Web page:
Osborne’s social rent reductions will benefit the Treasury more than tenants

The IFS warns that changes announced in the July budget could also decrease social housing stock


New research by the Institute for Fiscal Studies (IFS) suggests that reductions in social rents announced in the July Budget will be of ‘little or no direct benefit’ to most of the 3.9 million households in England living in social housin. They will, however, benefit the Exchequer.

This is because most of those renting their home from councils or housing associations have low incomes, and therefore receive housing benefit to cover all or part of their rent. As rent prices fall – the July Budget announced a 1 per cent annual reduction in social rents in England for the next four years – housing benefit will typically be reduced pound-for-pound.

The IFS predicts this will save the Treasury £1.7 billion. Meanwhile social tenants’ disposable incomes will rise by only £0.7 billion. These figures assume that all those entitled to housing benefit take it up.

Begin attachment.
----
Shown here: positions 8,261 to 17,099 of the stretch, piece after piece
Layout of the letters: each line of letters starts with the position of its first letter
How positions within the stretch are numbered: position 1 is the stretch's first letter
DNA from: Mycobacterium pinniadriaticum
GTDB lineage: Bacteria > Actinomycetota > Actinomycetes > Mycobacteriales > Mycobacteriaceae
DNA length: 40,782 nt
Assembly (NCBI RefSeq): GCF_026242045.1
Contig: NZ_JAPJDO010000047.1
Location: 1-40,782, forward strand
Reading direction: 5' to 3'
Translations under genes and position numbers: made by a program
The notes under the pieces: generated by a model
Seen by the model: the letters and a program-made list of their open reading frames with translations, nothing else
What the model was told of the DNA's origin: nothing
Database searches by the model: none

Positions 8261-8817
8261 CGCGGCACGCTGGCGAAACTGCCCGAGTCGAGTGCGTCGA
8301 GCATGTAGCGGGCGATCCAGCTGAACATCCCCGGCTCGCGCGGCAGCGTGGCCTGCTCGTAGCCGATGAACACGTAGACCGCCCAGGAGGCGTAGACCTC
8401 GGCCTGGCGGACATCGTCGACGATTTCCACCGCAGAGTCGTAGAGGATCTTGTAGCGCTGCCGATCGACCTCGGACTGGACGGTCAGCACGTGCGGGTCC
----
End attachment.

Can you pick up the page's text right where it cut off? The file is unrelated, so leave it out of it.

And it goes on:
Some tenants will gain from the rent cut, and these will tend to be those around the middle of the income distribution. Of the 3.9 million households in social housing in England, 1.6 million will gain an average of £420 per year, 1 million of which have someone in work.

Worryingly, the IFS also suggests that the rent cut could decrease the amount of social housing stock available. Although the cut will, on average, strengthen the financial work incentives of social tenants, they will also increase the financial incentive to seek access to social housing.

And by reducing the annual rental income of social landlords by £2.3 billion, the cut could also reduce the amount of new social housing supply. The Office for Budget Responsibility (OBR), estimates that 14,000 fewer social sector properties will be built between now and 2020/21 as a result of the July Budget announcements.

Robert Joyce, a senior research economist at the IFS and one of the authors of the report, said:

“Recent policy on social rents displays a worrying lack of consistency. The government had committed to increasing social rents for ten years; but after just one of those ten years, it announced that rents will instead fall for the next four years.

“This instability could damage the ability of social landlords to plan and finance new house-building.”

Ruby Stockham is a staff writer at Left Foot Forward

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